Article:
There's only so much extra functionality you can add to a piece of productivity software, which is why the market leader - Microsoft - focused on the cloud with the launch of Office 2010. The other reason would have been the knowledge that Google is determined to challenge its dominance, and the cornerstone of its strategy is the cloud.
In this context, the cloud means geographically unconstrained access to your work and the ability to collaborate online. Google Docs, at its core, is a cloud service, while Office, of course, has a long heritage as a boxed, locally installed product. That's why the Office 2010 move was strategically important.
Now Google has unveiled what is effectively its riposte. Google Cloud Connect for Microsoft Office is designed to take away another reason not to move from Office to Google Docs. "With Cloud Connect, people can continue to use the familiar Office interface, while reaping many of the benefits of web-based collaboration that Google Docs users already enjoy," boasts the blog post.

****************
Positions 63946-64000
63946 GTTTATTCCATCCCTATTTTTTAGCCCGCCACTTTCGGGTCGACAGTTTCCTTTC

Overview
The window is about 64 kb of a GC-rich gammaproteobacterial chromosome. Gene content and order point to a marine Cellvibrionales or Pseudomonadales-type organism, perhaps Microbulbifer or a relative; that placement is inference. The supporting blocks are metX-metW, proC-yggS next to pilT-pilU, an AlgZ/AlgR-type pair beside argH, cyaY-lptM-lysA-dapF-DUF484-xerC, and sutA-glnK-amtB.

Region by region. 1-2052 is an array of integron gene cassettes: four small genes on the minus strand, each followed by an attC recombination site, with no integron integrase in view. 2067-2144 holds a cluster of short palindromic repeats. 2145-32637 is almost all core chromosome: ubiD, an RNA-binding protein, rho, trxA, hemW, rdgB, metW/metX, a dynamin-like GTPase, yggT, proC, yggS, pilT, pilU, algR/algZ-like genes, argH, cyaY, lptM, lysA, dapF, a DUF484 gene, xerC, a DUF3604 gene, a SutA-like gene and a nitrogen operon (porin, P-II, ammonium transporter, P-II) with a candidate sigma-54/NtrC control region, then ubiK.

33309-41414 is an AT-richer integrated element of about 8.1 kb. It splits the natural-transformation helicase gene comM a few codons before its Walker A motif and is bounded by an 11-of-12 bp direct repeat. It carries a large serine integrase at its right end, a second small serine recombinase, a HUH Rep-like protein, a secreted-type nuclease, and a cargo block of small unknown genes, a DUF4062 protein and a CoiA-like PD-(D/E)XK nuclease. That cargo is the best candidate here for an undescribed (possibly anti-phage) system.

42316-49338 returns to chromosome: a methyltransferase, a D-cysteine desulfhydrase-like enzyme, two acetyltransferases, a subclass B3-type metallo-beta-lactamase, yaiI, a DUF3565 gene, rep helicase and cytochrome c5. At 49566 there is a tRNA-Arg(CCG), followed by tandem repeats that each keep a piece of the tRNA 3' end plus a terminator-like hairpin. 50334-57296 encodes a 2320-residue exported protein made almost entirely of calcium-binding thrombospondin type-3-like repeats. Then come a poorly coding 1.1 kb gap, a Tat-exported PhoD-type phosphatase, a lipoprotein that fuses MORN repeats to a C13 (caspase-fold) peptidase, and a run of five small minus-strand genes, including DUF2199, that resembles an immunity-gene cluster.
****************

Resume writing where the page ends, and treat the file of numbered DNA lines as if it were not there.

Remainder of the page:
This latest Google innovation is the direct product of the acquisition of DocVerse earlier this year, which was founded by two former Microsoft execs specialising in SharePoint and SQL Server. It looks like there are some features that differentiate it from the Office 2010 cloudy stuff - such as compatibility with Offcce docs going back to 2003 - there will be things Office 2010 does better.
So what Google is really doing is listening to the objections it's getting from Office customers when it tries to persuade them to defect to Google Docs, and systematically solving them. With each new innovation Google can go back to the market and say "now what's stopping you." It might just work.